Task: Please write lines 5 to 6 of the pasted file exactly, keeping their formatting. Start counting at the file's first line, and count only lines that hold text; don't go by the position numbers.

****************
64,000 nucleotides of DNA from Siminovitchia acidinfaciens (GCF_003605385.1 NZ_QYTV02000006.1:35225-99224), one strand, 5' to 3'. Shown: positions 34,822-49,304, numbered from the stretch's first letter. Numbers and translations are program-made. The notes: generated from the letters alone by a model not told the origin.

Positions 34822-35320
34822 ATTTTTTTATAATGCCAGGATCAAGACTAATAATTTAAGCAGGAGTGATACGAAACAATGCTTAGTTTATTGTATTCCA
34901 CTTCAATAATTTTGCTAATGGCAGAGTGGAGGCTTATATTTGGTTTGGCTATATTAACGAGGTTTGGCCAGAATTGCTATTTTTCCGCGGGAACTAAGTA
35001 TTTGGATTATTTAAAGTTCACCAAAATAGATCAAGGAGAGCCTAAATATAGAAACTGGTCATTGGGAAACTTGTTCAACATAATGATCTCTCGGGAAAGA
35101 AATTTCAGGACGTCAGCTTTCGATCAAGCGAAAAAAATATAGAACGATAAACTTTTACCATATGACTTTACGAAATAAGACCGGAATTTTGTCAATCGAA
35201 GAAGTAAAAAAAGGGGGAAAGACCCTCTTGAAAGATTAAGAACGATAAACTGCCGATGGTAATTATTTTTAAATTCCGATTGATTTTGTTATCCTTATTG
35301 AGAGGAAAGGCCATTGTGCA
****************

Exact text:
35001 TTTGGATTATTTAAAGTTCACCAAAATAGATCAAGGAGAGCCTAAATATAGAAACTGGTCATTGGGAAACTTGTTCAACATAATGATCTCTCGGGAAAGA
35101 AATTTCAGGACGTCAGCTTTCGATCAAGCGAAAAAAATATAGAACGATAAACTTTTACCATATGACTTTACGAAATAAGACCGGAATTTTGTCAATCGAA